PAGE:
SHEA Spring Conference

SHEA Spring Conference

Issue: May 2021
Source:

Valentine-King MA, et al. Analysis of recurrent urinary tract infection management in outpatient settings reveals opportunities for antibiotic stewardship interventions. Presented at: SHEA Spring Conference; April 13-16, 2021 (virtual meeting).

Disclosures: Valentine-King reports having received support from the Health Resources and Services Administration, an agency of HHS.
April 16, 2021
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Prescribing for recurrent UTIs often does not align with IDSA guidelines, study finds

Issue: May 2021
Source:

Valentine-King MA, et al. Analysis of recurrent urinary tract infection management in outpatient settings reveals opportunities for antibiotic stewardship interventions. Presented at: SHEA Spring Conference; April 13-16, 2021 (virtual meeting).

Disclosures: Valentine-King reports having received support from the Health Resources and Services Administration, an agency of HHS.
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An assessment of antibiotic prescribing practices for adult patients with uncomplicated, recurring UTIs showed that prescriptions often do not align with Infectious Diseases Society of America guidelines, researchers reported.

Marissa Valentine-King, PhD, MPH, BSN, a postdoctoral research fellow in primary care at Baylor College of Medicine, reported findings at the SHEA Spring Conference from a study of almost 600 outpatient visits.

Recurrent UTI infographic
Source: Valentine-King MA, et al. Analysis of recurrent urinary tract infection management in outpatient settings reveals opportunities for antibiotic stewardship interventions. Presented at: SHEA Spring Conference; April 13-16, 2021 (virtual meeting).

“Prescribing patterns among patients with recurrent UTIs is an understudied area,” Valentine-King told Healio, adding that treatment guidelines in the literature for recurrent UTIs “largely follow” IDSA recommendations for uncomplicated UTIs.

“Prior studies that investigated treatment patterns among sporadic UTIs found concerning levels of fluroquinolone prescribing, a worrisome finding due to their association with Clostridium difficile colitis and adverse effects impacting the central nervous, cardiovascular and musculoskeletal systems,” she said. “Further, these studies also found the majority of prescriptions exceeded the IDSA’s recommended duration of therapy. As patients with recurrent UTI experience increased exposure to antibiotics, there is a critical need to establish baseline information on prescribing practices in this population.”

Marissa Valentine-King

Valentine-King and colleagues performed an observational, retrospective study using electronic health data from adults seen at academic primary care, internal medicine, or urology practices between November 2016 through December 2018 to analyze recurrent UTI treatment in outpatient settings. The study included 232 mostly female patients who made 597 outpatient visits for uncomplicated, recurrent UTIs.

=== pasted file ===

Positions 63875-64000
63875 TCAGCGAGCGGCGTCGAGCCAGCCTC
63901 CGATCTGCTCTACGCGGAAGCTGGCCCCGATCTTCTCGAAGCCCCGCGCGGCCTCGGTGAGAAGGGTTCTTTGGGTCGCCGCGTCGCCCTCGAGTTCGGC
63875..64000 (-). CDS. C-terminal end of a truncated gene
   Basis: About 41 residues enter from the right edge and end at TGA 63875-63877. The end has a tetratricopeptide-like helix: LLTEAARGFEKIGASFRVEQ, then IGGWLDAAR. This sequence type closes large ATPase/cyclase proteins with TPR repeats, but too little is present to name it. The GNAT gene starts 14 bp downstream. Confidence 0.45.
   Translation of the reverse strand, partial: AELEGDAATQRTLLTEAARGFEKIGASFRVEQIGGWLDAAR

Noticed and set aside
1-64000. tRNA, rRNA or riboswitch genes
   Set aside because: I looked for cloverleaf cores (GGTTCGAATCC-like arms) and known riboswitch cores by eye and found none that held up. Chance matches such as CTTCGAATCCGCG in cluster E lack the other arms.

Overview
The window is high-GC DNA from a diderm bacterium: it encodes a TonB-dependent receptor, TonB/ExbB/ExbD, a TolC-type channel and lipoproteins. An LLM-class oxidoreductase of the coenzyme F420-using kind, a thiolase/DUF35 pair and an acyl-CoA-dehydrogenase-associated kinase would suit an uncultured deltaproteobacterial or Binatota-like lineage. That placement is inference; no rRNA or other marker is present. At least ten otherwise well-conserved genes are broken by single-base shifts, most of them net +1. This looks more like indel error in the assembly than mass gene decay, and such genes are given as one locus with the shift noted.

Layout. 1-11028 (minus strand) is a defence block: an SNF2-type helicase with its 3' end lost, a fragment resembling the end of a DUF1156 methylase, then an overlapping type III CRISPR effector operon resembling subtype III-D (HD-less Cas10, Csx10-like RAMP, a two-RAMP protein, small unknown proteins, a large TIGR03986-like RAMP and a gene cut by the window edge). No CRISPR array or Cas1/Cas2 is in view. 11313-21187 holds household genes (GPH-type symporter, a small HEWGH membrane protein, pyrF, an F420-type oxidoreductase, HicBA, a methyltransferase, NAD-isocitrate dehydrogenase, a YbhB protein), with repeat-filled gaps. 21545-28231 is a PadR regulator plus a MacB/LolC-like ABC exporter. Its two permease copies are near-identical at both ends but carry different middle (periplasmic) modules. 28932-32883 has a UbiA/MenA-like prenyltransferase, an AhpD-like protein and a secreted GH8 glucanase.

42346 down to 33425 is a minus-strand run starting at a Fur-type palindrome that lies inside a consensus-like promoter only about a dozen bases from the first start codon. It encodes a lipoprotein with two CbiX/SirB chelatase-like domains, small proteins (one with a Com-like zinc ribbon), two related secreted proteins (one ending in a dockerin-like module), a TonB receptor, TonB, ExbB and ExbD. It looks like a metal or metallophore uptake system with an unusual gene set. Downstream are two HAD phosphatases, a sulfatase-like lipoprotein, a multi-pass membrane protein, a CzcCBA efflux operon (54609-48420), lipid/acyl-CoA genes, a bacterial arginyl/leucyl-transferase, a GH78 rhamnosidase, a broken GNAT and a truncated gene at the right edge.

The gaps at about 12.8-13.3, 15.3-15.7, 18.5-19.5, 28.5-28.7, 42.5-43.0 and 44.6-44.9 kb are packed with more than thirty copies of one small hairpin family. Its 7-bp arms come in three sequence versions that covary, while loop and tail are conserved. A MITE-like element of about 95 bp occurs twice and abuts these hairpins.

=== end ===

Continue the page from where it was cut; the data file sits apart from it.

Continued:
According to Valentine-King and colleagues, only 21% of prescriptions consisted of a first-line agent for the recommended duration, per IDSA guidelines for uncomplicated UTI. Valentine-King elaborated, saying that first-line agents composed 58.4% of prescriptions, and nearly a third (28.8%) of prescriptions were for guideline-discordant fluoroquinolones.

Additionally, more than 85% of fluoroquinolones, 70% of trimethoprim-sulfamethoxazole and 60% of nitrofurantoin prescriptions exceeded the recommended length of therapy, Valentine-King explained. The researchers also found that only 52% of recurrent UTI visits included a urine culture order, which is the recommended practice endorsed by recurrent UTI guidelines published by the American Urological Association.

Being male, visiting a urology practice and having a higher frequency of recurrent UTIs during the study were associated with increased duration of therapy, whereas older age and having a telephone visit was associated with having a beta-lactam prescribed, the researchers reported.

“Our study illustrates antibiotic prescribing in the context of recurrent UTI serves as a target for antibiotic stewardship,” Valentine-King said.

She said co-authors of the study have implemented a multifaceted stewardship intervention in the outpatient setting at their institution that doubled concordance with IDSA guidelines among patients with sporadic UTI. Further research exploring why prescribing diverges from guidelines is needed to address these topics, she added.

“Similar to patients with sporadic UTI, antibiotic prescribing in patients with recurrent UTI shows low concordance with IDSA guidelines, further predisposing this population to adverse effects from inappropriate prescribing,” Valentine-King said. “Providers should utilize society guidelines to ensure prescribing aligns with the best available evidence.”